The move forgives debt for all ITT students who attended between 2005 and its closure in 2016.
Jahi Chikwendiu/The Washington Post via Getty Images
The Education Department announced $3.9 billion in student-debt relief for all remaining ITT Tech students.
ITT, a for-profit college, shut down in 2016 following investigations into the school’s fraudulent behavior.
The department also announced relief for nearly 100 borrowers who attended Kaplan Career Institute.
President Joe Biden’s Education Department just delivered relief to all remaining students defrauded by a major for-profit institution.
On Tuesday, the department announced it has approved $3.9 billion in debt relief for all remaining federal borrowers who attended now-defunct ITT Technical Institute from January 1, 2005 through its closure in 2016. According to the press release, this will impact 208,000 borrowers, including those who did not submit a borrower defense claim themselves — a type of claim a borrower can file if they believe they were defrauded by a for-profit school. Borrowers impacted by this relief will not have to take any additional action.
“It is time for student borrowers to stop shouldering the burden from ITT’s years of lies and false promises,” Education Secretary Miguel Cardona said in a statement. “The evidence shows that for years, ITT’s leaders intentionally misled students about the quality of their programs in order to profit off federal student loan programs, with no regard for the hardship this would cause.”
Along with the news for former ITT Tech students, the department also announced that it has notified DeVry University — a school previously found of fraudulent behavior — that it’s required to pay millions of dollars for approved borrower defense applications, along with an approval of claims for nearly 100 borrowers who were enrolled in the Medical Assistant or Medical Billing and Coding Program at Kaplan Career Institute. Massachusetts Attorney General Maura Healey found Kaplan had misrepresented job prospects to borrowers, warranting the discharge of their debt.
Senior Counsel Libby Webster of Student Defense — a group that works to protect borrowers’ rights — said in a statement that the ITT relief is “a life-changing announcement for thousands of people who only wanted to improve their lives and trusted the wrong people to help them do it.”
“We commend the Biden Administration for doing the right thing, and we hope this is a sign that it plans to approve additional borrower defense claims in several other pending applications where state attorneys general have demonstrated that student borrowers are entitled to relief,” Webster said.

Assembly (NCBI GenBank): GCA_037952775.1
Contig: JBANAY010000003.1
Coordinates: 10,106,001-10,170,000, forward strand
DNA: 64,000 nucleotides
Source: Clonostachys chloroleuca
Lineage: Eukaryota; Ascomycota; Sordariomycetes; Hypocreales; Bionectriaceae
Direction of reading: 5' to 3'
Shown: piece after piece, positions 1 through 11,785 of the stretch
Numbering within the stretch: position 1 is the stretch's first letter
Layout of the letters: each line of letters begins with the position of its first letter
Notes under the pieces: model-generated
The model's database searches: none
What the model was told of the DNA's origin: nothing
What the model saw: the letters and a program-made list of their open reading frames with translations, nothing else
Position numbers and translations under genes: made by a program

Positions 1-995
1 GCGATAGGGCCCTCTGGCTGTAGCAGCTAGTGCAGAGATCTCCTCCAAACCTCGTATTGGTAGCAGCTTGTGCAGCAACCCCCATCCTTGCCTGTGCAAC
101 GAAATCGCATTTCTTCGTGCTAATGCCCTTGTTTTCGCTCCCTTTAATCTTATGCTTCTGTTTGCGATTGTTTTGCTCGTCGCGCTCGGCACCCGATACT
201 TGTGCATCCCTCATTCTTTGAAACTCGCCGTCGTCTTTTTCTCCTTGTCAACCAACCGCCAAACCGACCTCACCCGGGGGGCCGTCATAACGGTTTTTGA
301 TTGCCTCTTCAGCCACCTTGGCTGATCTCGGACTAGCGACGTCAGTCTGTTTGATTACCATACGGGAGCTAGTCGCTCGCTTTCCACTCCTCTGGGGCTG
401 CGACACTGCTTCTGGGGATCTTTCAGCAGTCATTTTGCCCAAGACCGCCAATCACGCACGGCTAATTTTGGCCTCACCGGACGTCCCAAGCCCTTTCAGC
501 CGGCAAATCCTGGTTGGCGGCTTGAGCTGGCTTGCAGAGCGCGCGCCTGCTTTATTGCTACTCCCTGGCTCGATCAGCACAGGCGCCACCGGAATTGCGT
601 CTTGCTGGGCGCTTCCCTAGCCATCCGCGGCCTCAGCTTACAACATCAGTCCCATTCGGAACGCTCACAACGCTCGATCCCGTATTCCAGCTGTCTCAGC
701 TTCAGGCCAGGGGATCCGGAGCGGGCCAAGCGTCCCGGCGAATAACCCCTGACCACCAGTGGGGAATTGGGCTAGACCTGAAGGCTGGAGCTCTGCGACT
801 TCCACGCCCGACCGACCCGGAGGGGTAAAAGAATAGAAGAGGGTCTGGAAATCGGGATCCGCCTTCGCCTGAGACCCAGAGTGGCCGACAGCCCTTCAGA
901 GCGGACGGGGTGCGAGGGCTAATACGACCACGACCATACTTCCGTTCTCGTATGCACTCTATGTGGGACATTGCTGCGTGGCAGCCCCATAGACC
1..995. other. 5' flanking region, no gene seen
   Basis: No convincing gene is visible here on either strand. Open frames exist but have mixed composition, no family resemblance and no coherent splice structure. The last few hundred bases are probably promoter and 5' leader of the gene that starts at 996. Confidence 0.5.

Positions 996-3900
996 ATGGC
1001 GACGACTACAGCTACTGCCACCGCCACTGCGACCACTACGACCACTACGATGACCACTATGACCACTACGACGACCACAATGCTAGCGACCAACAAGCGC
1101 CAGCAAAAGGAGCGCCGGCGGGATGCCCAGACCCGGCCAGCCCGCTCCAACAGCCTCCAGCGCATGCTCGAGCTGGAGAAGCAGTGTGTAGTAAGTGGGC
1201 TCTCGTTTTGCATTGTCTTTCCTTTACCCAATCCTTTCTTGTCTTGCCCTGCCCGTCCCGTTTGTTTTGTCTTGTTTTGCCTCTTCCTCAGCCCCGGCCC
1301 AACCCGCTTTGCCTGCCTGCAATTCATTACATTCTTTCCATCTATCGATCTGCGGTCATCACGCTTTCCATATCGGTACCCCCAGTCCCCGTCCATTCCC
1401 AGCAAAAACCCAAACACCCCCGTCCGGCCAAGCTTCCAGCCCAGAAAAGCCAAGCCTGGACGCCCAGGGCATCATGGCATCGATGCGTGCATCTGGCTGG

Leading up to this announcement, the department had already approved $1.9 billion in debt relief for ITT students who had filed individual claims, prompted by a number of investigations into the for-profit chain’s behavior. In 2014, the Consumer Financial Protection Bureau (CFPB) sued ITT accusing the school of pressuring students into taking on private loans they would likely default on, and a year later, the Securities and Exchange Commission took the chain to court for deceiving investors about high rates of defaults on the loans.
At the beginning of June, the department took the same approach with all students defrauded by Corinthian Colleges, another now-defunct for-profit. It enacted its largest group discharge so far, totaling $5.8 billion in relief for all remaining 560,000 former Corinthian students. Federal Student Aid Director Richard Cordray said during a Tuesday press call that loan companies have begun processing that relief, and some borrowers have already had their debt wiped out. The department’s targeted loan forgiveness actions, including those for public servants and borrowers with disabilities, now total $32 billion in relief.
CFPB Director Rohit Chopra also noted during the Tuesday press call that while the ITT relief only concerned federal loans, his agency “will continue our work with the Department of Education and other regulators to open up the books on in-house institutional lending programs,” which are private loans.
While Tuesday’s announcement is welcome news for some borrowers who have been waiting years for the relief they deserve, it still comes as millions of other federal borrowers are awaiting news of another possible extension of the payment pause, and broad student-debt cancellation. With payments set to resume after August 31, Biden has confirmed he will make a decision on debt relief before then, leaving many waiting for that decision that could happen any day now.